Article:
One of them will obviously come on in midfield.
Further team news: Pep Guardiola has named two substitute goalkeepers on the bench - I presume we'll be seeing one playing in midfield at some point tonight (alternatively it's because Manuel Neuer is feeling a calf strain). What an innovator. Though I'm sure that Harry Redknapp will have done that before.
He is fit to start for Real after passing a late fitness test, but He is only ready for a place on the bench after a bout of flu. It means that Isco starts instead of Him in midfield, with Angel Di Maria pushed into the front three. Meanwhile Pep Guardiola has emulated Jose Mourinho by selecting as many defenders as possible selects Phillip Lahm in midfield, with Mario Mandzukic preferred to Thomas Muller up front.
Real Madrid: Casillas; Carvajal, Pepe, Ramos, Coentrão; Alonso, Modric, Isco; Di Maria, Benzema, Ronaldo. Subs: Diego López, Varane, Bale, Marcelo, Casemiro, Morata, Illarra.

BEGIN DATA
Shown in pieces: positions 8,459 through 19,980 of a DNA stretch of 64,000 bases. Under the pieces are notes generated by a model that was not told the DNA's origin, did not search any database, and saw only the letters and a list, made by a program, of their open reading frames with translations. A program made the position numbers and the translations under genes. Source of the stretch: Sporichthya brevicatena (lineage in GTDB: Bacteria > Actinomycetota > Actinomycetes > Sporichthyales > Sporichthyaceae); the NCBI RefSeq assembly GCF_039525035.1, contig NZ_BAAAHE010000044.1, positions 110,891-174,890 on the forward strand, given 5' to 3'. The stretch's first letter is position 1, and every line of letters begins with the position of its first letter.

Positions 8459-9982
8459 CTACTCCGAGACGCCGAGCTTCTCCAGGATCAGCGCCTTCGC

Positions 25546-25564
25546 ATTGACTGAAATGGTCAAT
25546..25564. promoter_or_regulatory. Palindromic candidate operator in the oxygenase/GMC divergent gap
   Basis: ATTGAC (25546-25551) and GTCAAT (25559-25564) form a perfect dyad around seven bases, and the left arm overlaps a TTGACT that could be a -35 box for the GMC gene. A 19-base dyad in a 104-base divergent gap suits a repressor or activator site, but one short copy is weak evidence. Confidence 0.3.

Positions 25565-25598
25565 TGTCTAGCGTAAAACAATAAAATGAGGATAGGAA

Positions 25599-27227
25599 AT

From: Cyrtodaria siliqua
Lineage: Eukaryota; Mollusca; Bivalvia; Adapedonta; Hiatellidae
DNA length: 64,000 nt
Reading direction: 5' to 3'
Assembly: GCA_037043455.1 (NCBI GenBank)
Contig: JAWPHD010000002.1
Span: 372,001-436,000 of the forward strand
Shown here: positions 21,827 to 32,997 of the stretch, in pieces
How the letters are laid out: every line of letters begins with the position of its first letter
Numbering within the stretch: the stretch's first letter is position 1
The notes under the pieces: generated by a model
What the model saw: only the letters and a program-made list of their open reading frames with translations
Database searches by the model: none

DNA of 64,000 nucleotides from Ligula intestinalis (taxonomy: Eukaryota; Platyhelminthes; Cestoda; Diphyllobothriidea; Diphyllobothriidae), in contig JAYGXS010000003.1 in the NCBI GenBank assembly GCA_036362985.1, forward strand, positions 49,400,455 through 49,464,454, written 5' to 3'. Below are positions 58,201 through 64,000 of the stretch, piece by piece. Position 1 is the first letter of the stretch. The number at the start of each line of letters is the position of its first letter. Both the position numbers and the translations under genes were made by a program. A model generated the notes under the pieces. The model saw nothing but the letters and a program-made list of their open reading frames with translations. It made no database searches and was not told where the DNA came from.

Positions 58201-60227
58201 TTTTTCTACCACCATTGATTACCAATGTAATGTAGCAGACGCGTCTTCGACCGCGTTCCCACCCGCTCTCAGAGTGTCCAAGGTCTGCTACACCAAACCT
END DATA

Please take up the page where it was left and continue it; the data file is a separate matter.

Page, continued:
Evening. I always find it weird, and a little bit insulting frankly, when television producers feel the need to put a graphic underneath someone explaining who they are, what they do, what their star-sign is, what allergies they have, just to make absolutely sure you don't mistake them for someone else.You know what I mean. Jose Mourinho pops up on the screen and graphic pops up that says: "Jose Mourinho, Chelsea manager". Peter Beagrie, Former England Under-21 international, Piers Morgan, Eedjit. That sort of thing. I understand why they do it, I really do hard to believe, but some people aren't as clever as me, and wouldn't be able to pick Marcelo Bielsa out of a police line-up if there was a placard above his head saying GET YOUR MARCELO BIELSA RIGHT HERE but some things need no introduction. You don't, for example, really need me to introduce this semi-final; you don't need me to tell you that Real Madrid have won the European Cup nine times, that Bayern Munich are the European champions, that Carlo Ancelotti and Pep Guardiola have both won this competition twice, that Cristiano Ronaldo is the best player in the world and that wearing trainers and a baseball cap with a suit is a crime against fashion. You know all of this; you're not simple folk. It's Real Madrid. It's Bayern Munich. It's a Champions League semi-final. It's Real Madrid versus Bayern Munich in a Champions League semi-final.